Accepted Paper:

Rajput self-Fashioning: sub-imperial aesthetics in the eighteenth century  

Author:

Richard David Williams (University of Oxford)

Paper short abstract:

This paper considers eighteenth-century works on music and the arts written in Brajbhasha, and explores how they articulated politically-resonant forms of cultural prestige.

Paper long abstract:

When the ruler of a small eighteenth-century kingdom was being assaulted and pillaged by multiple armies - Rajputs, Marathas, Mughals, and Afghans - why would he invest his resources in ensuring that he was seen as a master of the arts, a connoisseur of music, and the ideal lover?

For a long time the eighteenth century was characterised as a period of political collapse and cultural efflorescence. This was no coincidence, according to the prevalent historiography, but rather the product of two main factors: the destabilisation of the Mughal Empire led to the rise of large successor courts that took in large numbers of refugee artists and musicians, and the ascendant rulers of these courts were neglectful of their responsibilities and decadently invested themselves in recreational arts. Following new social and cultural histories that have undermined these assumptions, this paper considers the widespread production of intellectual works relating to music and aesthetics in Brajbhasha in the eighteenth century. While major centres like Lucknow and Murshidabad were significant, many smaller courts also patronised important works and together represent a more complicated landscape of cultural production. For these patrons, intellectual investments in the arts were evidently not "recreational" as understood in colonial and post-colonial terms, but conveyed fundamentally political resonances. This paper considers how we might characterise these new literary and artistic productions, giving due acknowledgement to the violence and political upheaval behind their patronage, but without crudely reducing them to the tools of propaganda or legitimation.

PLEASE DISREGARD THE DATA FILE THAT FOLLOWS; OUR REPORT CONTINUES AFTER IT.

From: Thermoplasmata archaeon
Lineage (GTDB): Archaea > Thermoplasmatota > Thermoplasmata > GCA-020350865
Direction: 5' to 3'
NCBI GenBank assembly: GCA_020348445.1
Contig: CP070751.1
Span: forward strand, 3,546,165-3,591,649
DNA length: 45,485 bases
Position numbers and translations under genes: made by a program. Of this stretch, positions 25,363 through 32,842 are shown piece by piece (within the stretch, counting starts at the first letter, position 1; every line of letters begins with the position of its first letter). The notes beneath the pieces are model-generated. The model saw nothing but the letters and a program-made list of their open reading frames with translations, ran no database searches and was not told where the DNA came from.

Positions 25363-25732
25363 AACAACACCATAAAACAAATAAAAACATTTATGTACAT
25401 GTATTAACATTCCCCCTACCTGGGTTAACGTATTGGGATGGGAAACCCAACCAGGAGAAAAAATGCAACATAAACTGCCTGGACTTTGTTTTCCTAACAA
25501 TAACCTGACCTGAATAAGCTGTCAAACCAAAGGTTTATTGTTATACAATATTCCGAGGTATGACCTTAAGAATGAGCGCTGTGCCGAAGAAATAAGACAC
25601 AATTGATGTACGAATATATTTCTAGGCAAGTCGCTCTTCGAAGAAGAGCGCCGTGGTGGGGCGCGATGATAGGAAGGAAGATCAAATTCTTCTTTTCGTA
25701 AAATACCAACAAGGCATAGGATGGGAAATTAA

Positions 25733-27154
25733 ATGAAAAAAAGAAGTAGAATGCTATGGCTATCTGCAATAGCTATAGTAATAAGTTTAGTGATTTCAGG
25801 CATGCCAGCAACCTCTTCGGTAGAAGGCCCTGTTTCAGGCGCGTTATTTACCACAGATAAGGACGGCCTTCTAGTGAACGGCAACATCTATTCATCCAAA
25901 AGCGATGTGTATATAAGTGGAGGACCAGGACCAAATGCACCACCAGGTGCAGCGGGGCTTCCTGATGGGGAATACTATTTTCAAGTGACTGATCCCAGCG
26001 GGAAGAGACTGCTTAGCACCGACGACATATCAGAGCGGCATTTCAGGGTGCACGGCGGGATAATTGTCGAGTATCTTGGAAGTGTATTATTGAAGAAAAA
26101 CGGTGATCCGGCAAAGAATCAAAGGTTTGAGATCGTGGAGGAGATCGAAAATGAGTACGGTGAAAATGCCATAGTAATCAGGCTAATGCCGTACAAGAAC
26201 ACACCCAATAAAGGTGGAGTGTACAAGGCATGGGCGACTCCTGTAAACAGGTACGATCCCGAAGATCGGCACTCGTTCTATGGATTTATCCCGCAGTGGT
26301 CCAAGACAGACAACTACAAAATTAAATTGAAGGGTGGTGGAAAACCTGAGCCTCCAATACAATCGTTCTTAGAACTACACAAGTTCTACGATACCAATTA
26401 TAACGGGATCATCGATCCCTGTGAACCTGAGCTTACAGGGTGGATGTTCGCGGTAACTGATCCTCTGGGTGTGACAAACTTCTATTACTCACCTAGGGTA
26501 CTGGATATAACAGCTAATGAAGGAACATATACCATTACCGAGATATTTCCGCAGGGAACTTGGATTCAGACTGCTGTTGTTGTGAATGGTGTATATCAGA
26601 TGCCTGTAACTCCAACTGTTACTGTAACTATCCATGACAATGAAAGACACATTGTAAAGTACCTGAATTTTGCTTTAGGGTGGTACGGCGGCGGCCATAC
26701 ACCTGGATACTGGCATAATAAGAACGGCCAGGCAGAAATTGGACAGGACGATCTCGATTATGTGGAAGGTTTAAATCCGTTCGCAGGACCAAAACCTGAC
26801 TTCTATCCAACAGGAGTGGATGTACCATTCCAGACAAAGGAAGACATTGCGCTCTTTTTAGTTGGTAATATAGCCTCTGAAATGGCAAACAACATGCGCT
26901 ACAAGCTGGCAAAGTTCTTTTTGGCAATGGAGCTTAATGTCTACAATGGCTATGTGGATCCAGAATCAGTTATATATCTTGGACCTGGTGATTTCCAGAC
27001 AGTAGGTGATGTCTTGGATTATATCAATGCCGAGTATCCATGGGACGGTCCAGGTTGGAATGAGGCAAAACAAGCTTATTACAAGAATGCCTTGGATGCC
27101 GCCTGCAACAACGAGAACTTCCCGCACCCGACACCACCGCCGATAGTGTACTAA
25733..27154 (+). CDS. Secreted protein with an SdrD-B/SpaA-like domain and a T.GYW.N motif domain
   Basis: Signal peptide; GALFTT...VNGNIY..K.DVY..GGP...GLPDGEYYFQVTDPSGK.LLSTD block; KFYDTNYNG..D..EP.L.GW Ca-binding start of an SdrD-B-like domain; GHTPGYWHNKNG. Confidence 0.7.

Panel P24
Secular knowledge systems in early modern literary cultures